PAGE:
Thursday, October 12, 2006

Religion-Based Tax Breaks: Housing

A legal battle between the IRS and the author of, ''The Purpose Driven Life,'' by Pastor Warren recently ended with positive results for leaders of houses of worship.

The housing deduction is one of several tax breaks that leave extra money in the pockets of clergy members and their religious employers. Ministers of every faith are also exempt from income tax withholding and can opt out of Social Security. And every state but one exempts religious employers from paying state unemployment taxes -- reducing the employers' payroll expenses but also leaving their workers without unemployment benefits if they are laid off.

For Tens of thousands of ministers -- and their financial advisers -- Pastor Warren will also be remembered as their champion in a fight over the most valuable tax break available to ordained clergy members of all faiths: an exemption from federal taxes for most of the money they spend on housing, which typically represents roughly a third of their compensation. Pastor Warren argued that the tax break is essential to poorly paid clergy members who serve society.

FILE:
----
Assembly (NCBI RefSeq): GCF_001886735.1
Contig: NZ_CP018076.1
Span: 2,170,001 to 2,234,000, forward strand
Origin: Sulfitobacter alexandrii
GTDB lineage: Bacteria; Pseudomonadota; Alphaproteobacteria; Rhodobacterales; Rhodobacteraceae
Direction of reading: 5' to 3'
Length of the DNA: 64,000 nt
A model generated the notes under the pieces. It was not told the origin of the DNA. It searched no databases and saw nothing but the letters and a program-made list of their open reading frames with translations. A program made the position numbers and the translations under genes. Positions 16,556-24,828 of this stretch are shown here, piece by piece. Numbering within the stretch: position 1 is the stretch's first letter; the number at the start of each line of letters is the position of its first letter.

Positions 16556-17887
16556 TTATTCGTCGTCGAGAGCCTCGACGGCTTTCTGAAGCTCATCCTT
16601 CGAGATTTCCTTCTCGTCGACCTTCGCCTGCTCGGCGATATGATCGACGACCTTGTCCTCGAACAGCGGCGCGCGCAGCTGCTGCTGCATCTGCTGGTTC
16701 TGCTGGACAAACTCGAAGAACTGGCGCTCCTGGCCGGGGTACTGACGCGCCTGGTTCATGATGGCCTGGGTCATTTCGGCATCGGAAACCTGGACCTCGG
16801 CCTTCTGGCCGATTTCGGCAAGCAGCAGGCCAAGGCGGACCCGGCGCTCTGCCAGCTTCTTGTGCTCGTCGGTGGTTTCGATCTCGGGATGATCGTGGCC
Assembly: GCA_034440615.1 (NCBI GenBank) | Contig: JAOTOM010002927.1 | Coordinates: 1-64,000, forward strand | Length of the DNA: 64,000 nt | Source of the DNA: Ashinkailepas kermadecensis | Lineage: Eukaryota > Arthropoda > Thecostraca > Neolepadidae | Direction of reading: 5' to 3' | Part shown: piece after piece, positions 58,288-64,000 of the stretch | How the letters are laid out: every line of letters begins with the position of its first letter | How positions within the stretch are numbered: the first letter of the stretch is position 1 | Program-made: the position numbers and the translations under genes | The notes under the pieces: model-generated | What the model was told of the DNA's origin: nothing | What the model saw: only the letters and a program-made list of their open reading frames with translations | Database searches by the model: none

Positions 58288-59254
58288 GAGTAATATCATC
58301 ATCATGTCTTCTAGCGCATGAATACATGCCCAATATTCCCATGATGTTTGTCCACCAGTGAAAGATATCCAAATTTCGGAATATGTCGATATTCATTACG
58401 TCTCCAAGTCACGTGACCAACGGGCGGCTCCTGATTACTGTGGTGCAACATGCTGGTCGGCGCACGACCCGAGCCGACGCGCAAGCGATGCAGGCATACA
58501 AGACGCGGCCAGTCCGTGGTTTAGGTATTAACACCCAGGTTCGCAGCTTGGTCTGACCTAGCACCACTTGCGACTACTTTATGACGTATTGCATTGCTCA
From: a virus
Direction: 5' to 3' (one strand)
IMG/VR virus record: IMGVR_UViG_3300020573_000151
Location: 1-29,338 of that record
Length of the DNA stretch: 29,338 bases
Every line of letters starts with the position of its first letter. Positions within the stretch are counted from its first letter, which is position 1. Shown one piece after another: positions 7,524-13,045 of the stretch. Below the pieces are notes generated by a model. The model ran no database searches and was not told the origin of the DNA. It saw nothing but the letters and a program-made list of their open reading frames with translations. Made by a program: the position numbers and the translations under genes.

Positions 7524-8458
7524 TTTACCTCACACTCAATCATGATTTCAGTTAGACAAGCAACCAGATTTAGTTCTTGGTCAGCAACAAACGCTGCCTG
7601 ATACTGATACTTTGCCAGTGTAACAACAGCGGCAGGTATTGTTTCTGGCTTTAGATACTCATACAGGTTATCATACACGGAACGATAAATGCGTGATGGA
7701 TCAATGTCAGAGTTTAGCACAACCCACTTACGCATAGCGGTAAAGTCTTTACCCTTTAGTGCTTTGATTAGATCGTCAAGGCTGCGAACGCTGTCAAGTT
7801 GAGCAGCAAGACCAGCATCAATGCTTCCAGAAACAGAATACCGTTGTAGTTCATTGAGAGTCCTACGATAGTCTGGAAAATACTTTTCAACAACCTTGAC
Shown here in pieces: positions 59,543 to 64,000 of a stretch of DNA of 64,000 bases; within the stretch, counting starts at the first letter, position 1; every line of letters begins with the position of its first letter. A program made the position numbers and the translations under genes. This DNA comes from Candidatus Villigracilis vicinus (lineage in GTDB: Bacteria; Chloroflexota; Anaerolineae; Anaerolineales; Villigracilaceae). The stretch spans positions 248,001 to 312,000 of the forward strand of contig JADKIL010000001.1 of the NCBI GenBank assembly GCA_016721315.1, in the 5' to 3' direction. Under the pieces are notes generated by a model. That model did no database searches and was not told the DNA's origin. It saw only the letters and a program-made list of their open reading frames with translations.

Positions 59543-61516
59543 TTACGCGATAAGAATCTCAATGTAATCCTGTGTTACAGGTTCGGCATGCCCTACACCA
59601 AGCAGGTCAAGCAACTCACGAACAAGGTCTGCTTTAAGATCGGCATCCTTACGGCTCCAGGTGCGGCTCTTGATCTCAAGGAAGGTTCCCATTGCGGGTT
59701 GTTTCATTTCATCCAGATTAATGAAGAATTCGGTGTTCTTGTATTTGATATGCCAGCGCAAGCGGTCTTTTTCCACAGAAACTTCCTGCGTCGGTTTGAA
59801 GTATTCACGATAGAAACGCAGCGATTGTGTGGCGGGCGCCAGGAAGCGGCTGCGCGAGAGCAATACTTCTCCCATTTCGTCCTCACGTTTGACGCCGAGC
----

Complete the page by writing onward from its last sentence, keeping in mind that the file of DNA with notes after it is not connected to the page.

The Housing Exemption
The one small passage in the vast federal tax code that originally conferred the housing-expense exemption on clergy members did not cap the deduction. But in 1971, the Internal Revenue Service limited it to the ''fair market rental value'' of the furnished home, utilities included.
During a routine audit in 1996, according to court documents, the I.R.S. decided that Pastor Warren's housing deduction exceeded the rental value of his new home on Via Del Sol in the rugged Trabuco Canyon, southeast of Los Angeles.

Pastor Warren, who gives 90 percent of his considerable income to charities, later explained in an open letter to other ministers that he decided to sue because the housing allowance was the only way small churches could pay their pastors enough to live -- and he knew that those ministers could not fight the I.R.S. as he could.

It took four years -- and far more of Pastor Warren's money than the $55,300 disputed in the audit -- but on May 16, 2000, the United States Tax Court struck down the I.R.S.'s cap and ruled that clergy members could deduct ''the amount used to provide a home,'' however much that might be.